AN EPISODE IN THE LIFE OF A LANDSCAPE PAINTER BY CESAR AIRA

With each decision you make, with each action you engage in, you create a ripple effect consisting of counter-choices and counter-actions, and you create, for yourself and others, new realities, while simultaneously discarding an infinite number of potential realities. I hope that is clear, but if it isn’t an example would probably help. Imagine that you are walking down the street, and you could turn either left or right. In making your decision, whether left or right, you have created a reality that will have [perhaps good and perhaps bad, more likely both] consequences in terms of your life and the life of others, and you will have discarded a reality, or existence, which would have sprung up had you made a different choice. The conclusion one draws from this is rather banal, which is that life is unstable. This is not, however, the same as saying that it is chaos, because there is a sophisticated order involved in our relationships with each other and with the world, such that it is as though we are tied together with invisible string, not only to everything that exists in the present, but in the past also.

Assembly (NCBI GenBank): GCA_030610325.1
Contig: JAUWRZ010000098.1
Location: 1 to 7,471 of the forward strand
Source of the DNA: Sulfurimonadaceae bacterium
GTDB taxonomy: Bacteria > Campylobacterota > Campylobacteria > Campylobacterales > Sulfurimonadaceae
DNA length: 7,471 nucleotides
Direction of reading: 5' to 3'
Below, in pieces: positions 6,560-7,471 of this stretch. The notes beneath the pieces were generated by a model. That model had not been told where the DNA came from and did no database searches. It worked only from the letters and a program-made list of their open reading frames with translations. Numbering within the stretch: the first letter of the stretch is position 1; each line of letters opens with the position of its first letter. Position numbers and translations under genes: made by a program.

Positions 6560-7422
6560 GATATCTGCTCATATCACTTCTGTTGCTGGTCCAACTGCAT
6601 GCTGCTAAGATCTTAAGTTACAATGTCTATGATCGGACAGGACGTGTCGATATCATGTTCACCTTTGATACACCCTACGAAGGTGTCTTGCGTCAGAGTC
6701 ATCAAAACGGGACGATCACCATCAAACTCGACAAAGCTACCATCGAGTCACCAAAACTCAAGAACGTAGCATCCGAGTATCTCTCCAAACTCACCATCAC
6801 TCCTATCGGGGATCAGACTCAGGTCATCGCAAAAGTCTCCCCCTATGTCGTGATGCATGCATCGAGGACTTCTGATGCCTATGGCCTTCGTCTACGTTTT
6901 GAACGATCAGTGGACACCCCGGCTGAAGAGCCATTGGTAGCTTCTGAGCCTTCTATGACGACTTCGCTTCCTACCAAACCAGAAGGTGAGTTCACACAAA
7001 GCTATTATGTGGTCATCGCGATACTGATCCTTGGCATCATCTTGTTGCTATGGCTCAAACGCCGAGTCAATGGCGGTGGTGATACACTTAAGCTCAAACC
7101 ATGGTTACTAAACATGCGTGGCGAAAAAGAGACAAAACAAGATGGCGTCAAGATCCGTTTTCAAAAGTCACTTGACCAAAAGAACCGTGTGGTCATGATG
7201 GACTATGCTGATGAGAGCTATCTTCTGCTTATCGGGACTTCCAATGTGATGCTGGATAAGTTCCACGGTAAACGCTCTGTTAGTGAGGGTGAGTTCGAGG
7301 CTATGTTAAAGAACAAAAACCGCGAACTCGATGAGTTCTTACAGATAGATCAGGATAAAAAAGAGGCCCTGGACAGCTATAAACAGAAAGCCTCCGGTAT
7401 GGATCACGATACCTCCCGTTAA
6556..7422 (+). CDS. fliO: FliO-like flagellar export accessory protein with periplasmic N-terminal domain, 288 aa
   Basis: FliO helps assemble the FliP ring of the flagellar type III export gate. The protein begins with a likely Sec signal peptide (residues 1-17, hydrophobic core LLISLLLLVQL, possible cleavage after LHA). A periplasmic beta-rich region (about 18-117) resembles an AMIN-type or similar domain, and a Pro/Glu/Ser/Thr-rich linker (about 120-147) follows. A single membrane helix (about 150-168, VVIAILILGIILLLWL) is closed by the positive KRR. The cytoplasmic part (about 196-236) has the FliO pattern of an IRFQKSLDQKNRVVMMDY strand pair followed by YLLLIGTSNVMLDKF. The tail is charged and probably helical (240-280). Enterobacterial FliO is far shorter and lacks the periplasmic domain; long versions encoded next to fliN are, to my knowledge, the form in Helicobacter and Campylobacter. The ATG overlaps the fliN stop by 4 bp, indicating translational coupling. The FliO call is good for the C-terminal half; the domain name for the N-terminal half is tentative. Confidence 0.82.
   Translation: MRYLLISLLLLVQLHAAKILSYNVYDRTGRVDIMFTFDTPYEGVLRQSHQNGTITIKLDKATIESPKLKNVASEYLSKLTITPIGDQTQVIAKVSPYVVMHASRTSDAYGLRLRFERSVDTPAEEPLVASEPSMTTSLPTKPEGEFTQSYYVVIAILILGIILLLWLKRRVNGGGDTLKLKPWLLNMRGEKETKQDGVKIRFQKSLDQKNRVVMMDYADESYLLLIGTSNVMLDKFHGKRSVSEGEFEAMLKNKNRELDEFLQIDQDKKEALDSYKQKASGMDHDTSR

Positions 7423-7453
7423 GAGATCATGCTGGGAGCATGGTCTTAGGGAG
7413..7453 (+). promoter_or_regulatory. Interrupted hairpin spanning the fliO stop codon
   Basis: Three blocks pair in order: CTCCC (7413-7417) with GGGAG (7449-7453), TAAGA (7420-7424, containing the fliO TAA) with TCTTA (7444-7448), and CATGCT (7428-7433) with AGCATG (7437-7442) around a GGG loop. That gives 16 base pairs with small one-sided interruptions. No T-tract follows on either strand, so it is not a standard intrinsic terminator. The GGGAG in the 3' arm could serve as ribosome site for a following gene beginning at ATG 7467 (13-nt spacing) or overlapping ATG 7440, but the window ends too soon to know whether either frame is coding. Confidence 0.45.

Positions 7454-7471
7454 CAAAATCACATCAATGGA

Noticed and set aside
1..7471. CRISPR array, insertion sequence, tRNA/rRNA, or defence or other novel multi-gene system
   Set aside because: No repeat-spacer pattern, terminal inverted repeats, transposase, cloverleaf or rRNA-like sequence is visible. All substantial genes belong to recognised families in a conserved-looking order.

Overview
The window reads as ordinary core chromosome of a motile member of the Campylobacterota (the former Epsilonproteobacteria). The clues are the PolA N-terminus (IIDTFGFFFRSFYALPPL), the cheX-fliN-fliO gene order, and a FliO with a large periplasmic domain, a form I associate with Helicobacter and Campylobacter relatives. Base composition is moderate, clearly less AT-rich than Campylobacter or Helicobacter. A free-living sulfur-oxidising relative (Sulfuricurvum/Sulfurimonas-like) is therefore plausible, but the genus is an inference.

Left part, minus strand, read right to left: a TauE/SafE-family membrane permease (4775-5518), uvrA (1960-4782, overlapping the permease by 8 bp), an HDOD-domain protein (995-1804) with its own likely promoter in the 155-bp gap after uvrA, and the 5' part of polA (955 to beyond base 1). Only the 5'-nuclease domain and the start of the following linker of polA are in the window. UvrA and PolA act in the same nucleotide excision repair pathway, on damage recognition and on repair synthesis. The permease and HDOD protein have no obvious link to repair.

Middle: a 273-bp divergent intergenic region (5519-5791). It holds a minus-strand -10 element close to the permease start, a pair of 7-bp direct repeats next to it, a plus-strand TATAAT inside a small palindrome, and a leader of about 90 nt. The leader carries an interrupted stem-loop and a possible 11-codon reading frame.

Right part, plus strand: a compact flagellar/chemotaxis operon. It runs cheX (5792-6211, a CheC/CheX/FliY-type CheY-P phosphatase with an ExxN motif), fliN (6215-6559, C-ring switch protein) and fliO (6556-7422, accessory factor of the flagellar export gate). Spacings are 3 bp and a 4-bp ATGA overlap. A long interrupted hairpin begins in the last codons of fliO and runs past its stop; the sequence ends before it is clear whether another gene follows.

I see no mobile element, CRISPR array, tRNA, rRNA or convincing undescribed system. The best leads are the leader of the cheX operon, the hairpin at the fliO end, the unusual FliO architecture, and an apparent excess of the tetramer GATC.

Cesar Aira’s An Episode in the Life of a Landscape Painter is, as the title suggests, concerned with a brief period in the life of an artist. That artist is the German ‘documentary painter’ Johann Moritz Rugendas, a real man who was born 29th March 1802 and died on 29th May 1858. Despite being under one hundred pages in length, Aira’s novel is decidedly complex. The Argentine author provides the reader with a sizeable amount of background information in relation to Rugendas, and he discusses at length his artistic process and aims, the most significant of which is the desire to capture the physiognomy of nature or, in other words, the characteristic traits of a certain place.

What this suggests to me, and in fact what all art suggests to me, is actually a desire to stabilise the world, to fix it, to explain it, to make it understandable, to impose order upon it. Indeed, more than once Rugendas asks himself whether he would be able to capture in a painting an event, a moment, such as, for example, a landscape being stripped bare by locusts. Therefore, even though he doesn’t say so, the artist is himself obviously aware of this stabilising urge, because he fears, he laments, that some things are so unstable that they may not successfully be reduced to an image on a canvas.